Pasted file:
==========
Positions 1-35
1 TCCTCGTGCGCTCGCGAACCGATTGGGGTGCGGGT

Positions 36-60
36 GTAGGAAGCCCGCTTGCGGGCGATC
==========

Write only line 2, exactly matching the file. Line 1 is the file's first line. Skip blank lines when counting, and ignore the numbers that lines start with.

1 TCCTCGTGCGCTCGCGAACCGATTGGGGTGCGGGT